Some of the farm sector tariffs are tit-for-tat measures in response to the White House's duties on imported steel and aluminum, while others were imposed by Beijing following other rounds of tariffs. President Trump also is threatening another $500 billion in tariffs against China, which could produce even more retaliation by the world's second-largest economy.
China also has imposed at least two rounds of tariffs on some U.S. farm products, including pork, nuts and fresh fruit. Beijing hasn't identified soybeans for a second round of tariffs but given the high value of the commodity there's a possibility they could target it too with a second wave of import duties.
"We've all got a little anxiety and a little worry about where things are going in the future," said farmer Steve Fourez, who produces corn and soybeans in Fairmount, Illinois. "What's been proposed, from what I can tell, won't by any means make us farmers whole. It's a step in the right direction to try and make things better for us and help us get through this."
Regardless, there are complex rules covering domestic support within the global trade regulator WTO and measures that are considered to distort production and trade.
Trump previously has been critical of the WTO for its treatment of the U.S. The news website Axios in late June reported that Trump wanted to exit the WTO, but Treasury Secretary Steve Mnuchin later put cold water on that idea.
Among the authorities that will be utilized are the Commodity Credit Corp., a federal agency set up during the Great Depression. USDA said a "market facilitation program" under the CCC "will provide payments incrementally to producers of soybeans, sorghum, corn, wheat, cotton, dairy, and hogs. This support will help farmers manage disrupted markets, deal with surplus commodities, and expand and develop new markets at home and abroad."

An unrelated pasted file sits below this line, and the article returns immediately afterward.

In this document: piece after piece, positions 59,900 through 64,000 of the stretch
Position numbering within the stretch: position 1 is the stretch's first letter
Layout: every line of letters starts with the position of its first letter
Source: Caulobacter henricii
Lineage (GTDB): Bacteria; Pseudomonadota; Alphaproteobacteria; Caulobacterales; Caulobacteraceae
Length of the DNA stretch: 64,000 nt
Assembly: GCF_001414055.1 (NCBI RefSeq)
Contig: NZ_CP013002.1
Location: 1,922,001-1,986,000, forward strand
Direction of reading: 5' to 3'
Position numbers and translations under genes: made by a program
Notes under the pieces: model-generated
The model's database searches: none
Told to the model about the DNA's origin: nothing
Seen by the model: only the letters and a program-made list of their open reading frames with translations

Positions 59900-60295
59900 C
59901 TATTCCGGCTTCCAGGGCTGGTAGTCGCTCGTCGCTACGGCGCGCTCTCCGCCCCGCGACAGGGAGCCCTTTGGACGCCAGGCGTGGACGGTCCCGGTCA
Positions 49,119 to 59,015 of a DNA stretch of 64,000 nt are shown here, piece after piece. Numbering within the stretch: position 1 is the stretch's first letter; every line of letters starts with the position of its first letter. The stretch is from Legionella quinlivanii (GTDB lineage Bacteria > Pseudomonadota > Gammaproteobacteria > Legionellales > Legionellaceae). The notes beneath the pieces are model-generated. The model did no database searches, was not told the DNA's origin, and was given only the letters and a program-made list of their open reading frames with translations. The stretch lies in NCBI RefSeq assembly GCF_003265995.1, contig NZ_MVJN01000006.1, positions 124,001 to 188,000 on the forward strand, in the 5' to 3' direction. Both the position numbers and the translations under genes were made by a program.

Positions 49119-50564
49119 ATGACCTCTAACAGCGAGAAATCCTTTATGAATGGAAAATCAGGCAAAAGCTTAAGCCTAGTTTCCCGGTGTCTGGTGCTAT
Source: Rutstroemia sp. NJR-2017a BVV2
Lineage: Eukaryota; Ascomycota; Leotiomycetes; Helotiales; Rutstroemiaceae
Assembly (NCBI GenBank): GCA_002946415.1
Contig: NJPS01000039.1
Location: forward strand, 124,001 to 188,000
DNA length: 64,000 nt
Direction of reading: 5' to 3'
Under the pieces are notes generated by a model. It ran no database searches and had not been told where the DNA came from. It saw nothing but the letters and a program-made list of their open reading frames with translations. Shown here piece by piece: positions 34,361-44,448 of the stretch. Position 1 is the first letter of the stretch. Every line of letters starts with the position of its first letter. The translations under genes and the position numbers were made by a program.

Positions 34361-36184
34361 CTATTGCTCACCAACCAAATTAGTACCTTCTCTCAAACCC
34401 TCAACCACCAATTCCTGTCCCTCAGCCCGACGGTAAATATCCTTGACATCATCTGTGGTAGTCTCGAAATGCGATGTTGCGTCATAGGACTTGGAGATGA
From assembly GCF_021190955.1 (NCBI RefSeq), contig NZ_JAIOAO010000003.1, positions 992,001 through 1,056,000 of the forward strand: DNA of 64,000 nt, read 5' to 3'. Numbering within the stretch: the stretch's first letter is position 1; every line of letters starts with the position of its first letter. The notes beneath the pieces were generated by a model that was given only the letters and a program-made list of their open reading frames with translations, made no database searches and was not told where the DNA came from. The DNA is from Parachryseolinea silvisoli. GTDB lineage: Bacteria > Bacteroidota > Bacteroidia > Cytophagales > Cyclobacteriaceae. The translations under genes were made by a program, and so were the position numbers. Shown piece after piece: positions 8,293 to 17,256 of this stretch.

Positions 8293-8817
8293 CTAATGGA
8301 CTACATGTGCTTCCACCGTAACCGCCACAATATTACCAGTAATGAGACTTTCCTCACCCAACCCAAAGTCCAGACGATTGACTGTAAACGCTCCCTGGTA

At the same time, the Trump administration plans to tap federal food purchase and distribution programs, including buying surplus commodities of some farm products such as fruits, nuts, rice, legumes, beef, pork and milk for distribution to food banks and other nutrition programs. There also will be trade assistance provided to the agriculture industry through USDA's Foreign Agriculture Service to help develop new export markets.
The CCC can borrow tens of billions of dollars from the U.S. government to use for its programs and doesn't require new congressional approval to fund the plan outlined by the administration.
The emergency aid program is timed to potentially help Republicans deliver in the upcoming midterm elections. Many of the heartland states that supported Trump in the 2016 presidential election — Iowa, Nebraska, Kansas, Texas, North Dakota and South Dakota — have been impacted by the retaliatory tariffs from China and other countries.
"These are important constituents, and generally farmers have been very, very supportive of this administration," said Glauber. "But most farmers would probably say they would prefer having markets open. By the same token, I'm sure they are very grateful that they are getting some payment on this."